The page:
One of the Royal Fleet Auxiliary’s largest vessels, the combined fleet stores ship, RFA Fort Victoria has begun its latest refit in Merseyside.  

The refit will be conducted by Cammell Laird supported by a number of local and national contractors including interior specialists Trimline Ltd. of Southampton. This is the third refit in a row for this vessel to be led by Cammell Laird, the last occurring three years ago. The main highlight of the refit will be the installation of a double-hull which will improve her international compliance and upgrades to allow her to better replenish and support the new Queen Elizabeth class carriers. These upgrades continue plans to keep the vessel in service until the late 2020s.

Fort Victoria has been in service since 1994, infamously having a delayed entry to service after she was the subject of an IRA bombing while under construction at Harland & Wolff in Belfast. Her operational history includes involvement in Operation Telic, the conflict in Lebanon and numerous deployments supporting multinational operations East of Suez around Yemen, Somalia and in the Indian Ocean. At over thirty-one thousand tonnes in displacement she has been one of the largest vessels in the fleet, though is surpassed by the new Tide class vessels.  

Fort Victoria returned to the UK in July of last year following an extensive 26-month deployment on operations in the Aegean and East of Suez. This deployment reflected the versatility of the vessel as it fulfilled a wide variety of missions including humanitarian relief to migrants, multinational command and control duties as flagship and her conventional refuelling and replenishment role for British and allied vessels.

This latest contract represents a continuation of the strong revival Cammell Laird has experienced over the past decade. As well as conducting a number of refits of RFA vessels the shipyard is also leading the construction of the new polar research vessel RRS Sir David Attenborough and has recently joined a consortium with BAE Systems to bid for the Type 31e Frigate contract

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John West

Installation of a double hull?

That’s more like a rebuilding than a refit surely?


It’s not a small job. I’m assuming the double hull will only be fitted midships where the cargo tanks are. It does mean a significant loss of liqid cargo capacity, and it wasn’t that large to begin with.
It would be interesting to compare the projected cost of upgrade vs replacement and the running costs of the two.


Great to see the Scousers seeing some of the benefits of our defence budget being spent there. Well done them …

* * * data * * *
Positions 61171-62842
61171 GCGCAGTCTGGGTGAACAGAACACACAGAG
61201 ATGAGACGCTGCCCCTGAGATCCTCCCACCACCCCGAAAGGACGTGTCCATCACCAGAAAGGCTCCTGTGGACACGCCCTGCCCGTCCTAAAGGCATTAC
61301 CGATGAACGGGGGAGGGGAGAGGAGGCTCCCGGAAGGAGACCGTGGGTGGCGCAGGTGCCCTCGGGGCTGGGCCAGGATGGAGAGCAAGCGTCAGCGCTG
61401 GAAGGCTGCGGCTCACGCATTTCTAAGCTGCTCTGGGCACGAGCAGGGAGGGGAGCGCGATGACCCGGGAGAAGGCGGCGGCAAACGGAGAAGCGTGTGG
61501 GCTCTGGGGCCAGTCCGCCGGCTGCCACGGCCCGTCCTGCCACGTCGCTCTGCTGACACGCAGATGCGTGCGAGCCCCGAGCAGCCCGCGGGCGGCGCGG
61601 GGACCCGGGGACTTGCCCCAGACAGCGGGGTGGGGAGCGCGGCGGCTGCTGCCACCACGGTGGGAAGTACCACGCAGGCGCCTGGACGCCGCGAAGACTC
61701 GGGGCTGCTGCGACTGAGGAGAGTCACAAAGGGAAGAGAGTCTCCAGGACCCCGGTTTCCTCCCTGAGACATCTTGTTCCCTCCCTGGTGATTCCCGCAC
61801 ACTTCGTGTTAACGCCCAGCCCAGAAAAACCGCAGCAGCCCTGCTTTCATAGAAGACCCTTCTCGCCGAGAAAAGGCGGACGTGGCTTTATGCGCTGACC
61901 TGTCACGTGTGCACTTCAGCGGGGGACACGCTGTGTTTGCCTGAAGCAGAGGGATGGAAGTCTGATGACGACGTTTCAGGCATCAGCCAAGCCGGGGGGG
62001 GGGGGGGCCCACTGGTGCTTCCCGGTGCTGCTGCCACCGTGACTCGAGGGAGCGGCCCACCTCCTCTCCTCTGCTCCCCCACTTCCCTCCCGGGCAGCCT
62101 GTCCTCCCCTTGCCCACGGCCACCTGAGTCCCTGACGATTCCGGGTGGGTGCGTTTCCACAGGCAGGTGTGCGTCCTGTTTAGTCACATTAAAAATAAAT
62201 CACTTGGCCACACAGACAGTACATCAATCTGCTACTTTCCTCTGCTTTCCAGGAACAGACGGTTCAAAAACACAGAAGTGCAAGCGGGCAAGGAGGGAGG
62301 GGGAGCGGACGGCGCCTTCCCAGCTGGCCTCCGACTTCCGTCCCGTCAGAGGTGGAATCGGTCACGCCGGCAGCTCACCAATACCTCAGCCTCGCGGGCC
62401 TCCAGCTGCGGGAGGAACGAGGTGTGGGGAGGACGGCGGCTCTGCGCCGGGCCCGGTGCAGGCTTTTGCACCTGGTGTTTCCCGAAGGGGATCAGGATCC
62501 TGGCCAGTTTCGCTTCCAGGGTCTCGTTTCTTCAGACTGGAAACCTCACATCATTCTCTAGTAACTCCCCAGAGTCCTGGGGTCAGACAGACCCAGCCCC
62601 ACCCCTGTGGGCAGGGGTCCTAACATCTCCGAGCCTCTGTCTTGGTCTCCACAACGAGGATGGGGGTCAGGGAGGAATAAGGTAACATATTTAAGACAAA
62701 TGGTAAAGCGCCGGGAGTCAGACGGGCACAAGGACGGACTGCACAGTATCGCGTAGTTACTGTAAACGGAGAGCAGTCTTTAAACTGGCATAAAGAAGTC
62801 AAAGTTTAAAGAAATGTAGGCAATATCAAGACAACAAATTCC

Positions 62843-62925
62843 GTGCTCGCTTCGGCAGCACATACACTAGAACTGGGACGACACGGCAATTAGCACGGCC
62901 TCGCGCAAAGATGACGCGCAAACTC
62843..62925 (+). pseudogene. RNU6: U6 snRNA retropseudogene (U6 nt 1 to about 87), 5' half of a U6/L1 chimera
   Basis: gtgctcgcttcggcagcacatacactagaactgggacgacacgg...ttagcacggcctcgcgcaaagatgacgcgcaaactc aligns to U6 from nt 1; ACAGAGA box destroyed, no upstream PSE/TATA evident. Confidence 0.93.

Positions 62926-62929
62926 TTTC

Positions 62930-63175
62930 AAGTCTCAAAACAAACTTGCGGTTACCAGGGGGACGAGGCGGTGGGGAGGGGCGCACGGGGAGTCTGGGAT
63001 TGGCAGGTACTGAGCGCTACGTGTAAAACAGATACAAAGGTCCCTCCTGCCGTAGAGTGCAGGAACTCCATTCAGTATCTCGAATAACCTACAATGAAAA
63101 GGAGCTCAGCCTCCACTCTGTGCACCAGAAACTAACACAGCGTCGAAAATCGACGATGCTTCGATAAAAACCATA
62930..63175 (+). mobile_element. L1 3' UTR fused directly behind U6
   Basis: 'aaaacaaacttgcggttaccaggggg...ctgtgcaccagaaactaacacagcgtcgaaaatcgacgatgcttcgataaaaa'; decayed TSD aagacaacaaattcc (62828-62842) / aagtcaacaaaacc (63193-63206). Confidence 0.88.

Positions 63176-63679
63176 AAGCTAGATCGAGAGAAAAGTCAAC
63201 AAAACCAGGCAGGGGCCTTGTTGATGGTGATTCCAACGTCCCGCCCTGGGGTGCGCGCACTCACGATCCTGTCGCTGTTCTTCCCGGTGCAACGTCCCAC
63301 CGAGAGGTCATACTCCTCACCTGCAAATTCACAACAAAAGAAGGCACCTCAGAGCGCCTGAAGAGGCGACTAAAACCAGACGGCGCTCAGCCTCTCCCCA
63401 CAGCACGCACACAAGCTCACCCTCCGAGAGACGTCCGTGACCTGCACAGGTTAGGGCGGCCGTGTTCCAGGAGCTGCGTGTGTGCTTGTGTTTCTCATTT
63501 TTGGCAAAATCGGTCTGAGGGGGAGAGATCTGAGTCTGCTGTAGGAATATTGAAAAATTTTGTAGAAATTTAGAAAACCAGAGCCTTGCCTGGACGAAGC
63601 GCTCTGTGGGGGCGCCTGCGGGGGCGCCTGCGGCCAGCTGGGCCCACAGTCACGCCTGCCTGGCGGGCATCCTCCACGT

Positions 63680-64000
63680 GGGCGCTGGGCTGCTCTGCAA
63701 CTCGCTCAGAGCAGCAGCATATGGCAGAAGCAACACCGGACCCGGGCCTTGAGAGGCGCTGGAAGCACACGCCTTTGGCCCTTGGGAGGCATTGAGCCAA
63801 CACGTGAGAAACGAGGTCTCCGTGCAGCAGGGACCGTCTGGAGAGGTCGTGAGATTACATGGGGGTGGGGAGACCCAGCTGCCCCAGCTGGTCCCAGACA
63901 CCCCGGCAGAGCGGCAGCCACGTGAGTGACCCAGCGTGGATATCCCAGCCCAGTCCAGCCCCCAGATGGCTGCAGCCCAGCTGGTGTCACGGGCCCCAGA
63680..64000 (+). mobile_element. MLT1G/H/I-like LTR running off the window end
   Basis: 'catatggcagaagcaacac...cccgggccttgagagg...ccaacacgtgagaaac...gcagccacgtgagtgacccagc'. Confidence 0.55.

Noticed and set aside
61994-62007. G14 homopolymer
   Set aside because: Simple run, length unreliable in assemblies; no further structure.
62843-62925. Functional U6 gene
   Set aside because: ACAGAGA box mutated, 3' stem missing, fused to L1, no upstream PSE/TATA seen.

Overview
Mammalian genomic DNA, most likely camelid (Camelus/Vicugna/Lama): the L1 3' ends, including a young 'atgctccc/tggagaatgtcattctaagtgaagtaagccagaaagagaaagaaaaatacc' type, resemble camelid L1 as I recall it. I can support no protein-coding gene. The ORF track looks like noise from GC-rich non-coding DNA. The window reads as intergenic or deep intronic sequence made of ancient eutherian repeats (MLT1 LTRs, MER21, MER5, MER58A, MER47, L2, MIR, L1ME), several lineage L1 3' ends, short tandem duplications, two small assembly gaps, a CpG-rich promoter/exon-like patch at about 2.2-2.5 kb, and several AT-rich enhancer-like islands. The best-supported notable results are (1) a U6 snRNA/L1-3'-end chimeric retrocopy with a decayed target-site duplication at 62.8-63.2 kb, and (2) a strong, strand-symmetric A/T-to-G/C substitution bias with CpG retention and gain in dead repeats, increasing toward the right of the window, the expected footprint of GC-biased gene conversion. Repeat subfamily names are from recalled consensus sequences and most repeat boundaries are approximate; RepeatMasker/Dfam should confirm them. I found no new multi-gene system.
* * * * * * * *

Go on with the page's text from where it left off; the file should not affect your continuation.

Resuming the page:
John West

As a man on the Mersey that is exactly what I wanted to say (but was too gutless to shout it first).

Steven Jenkinson

Excellent to see Camell Laird still rolling on,spent many times doing refits on RFA,s,especially on Fort Victoria


Is this the consolation prize for when the FSS order goes to South Korea?


Far from it I would think. This is the build-up to a UK consortia building them, as unless they are being built for a huge subsidised price given by the S Korean Government or by their own internal mean in that company and the price is stupidly low and a rat would be smelt. the best value for the taxpayer and exchequer is for them to be built here with all the positives that involve. The excuse and lie of no capacity, no UK bidder, we don’t build them (do SK build loads of them then?) as we don’t build… Read more »


Let’s hope you are right.


I am positive about it. There would clearly be no real National Shipbuilding Strategy and overall Industrial Strategy otherwise if they were given abroad.


May I add. If this is or becomes a farce of a strategy, it means it is a strategy to benefit foreign rivals who are most likely not as good or potentially we are far better but cannot invest to show this. If this happens, it becomes or needs to be re-named an International Industrial Strategy and International Shipbuilding Strategy.


The government will need some creative face saving help with the requirements and design for the FSS ships in order to avoid an embarrassing u-turn on the current NSS. A couple of like for like replacements for Fort Rosalie and Austin would surely go to S.Korea. Karel Doorman style designs would be nice.


These three ships are being designed to work with the carriers, I’m sure there have been a number of design studies. But having them built in S.Korea will not save any money and only deteriorate UK shipbuilding further. This rule is a eu directive the UK government follows (and even feels compelled unlike other member Countries) but uses many excuses as to why those tankers were built in S.Korea. It will not wash any longer.


Because I have given a link so will not be posted, I will say read Civitas Catch 22 which at the bottom leads to Ideas for growth5.pdf


Sorry to say but Fort Victoria has been in refit in Cammell Lairds since September 2017!


It a long refit.